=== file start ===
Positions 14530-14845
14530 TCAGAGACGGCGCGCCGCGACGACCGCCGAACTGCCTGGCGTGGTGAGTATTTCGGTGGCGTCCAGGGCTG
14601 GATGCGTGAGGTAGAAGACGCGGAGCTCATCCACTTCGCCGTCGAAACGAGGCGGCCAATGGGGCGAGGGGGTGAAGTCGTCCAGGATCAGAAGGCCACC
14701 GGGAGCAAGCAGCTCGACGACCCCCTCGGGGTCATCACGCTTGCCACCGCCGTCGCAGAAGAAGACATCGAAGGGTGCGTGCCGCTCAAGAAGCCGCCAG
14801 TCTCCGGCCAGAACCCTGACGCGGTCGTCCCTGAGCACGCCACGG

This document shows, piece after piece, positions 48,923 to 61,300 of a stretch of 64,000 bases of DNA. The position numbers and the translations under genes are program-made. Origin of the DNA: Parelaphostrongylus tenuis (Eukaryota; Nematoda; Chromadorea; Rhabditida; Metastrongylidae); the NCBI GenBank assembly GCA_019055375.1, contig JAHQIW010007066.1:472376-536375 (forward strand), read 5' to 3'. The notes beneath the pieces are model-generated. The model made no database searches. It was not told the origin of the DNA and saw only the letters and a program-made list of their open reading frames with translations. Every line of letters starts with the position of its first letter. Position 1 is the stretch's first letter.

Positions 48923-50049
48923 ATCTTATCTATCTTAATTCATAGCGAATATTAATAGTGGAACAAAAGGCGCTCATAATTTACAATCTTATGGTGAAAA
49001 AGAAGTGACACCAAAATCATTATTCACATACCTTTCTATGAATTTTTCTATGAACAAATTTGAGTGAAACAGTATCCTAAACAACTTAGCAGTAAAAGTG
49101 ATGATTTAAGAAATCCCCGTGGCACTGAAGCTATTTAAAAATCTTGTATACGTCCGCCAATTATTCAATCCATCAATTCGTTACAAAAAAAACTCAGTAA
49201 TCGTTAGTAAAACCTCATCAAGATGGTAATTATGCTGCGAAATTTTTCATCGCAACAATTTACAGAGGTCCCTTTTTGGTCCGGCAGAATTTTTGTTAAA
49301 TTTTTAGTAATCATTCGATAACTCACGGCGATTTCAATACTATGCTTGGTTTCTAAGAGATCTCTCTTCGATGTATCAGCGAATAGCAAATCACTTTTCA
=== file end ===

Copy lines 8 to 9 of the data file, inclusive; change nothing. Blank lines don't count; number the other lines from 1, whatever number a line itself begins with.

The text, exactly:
48923 ATCTTATCTATCTTAATTCATAGCGAATATTAATAGTGGAACAAAAGGCGCTCATAATTTACAATCTTATGGTGAAAA
49001 AGAAGTGACACCAAAATCATTATTCACATACCTTTCTATGAATTTTTCTATGAACAAATTTGAGTGAAACAGTATCCTAAACAACTTAGCAGTAAAAGTG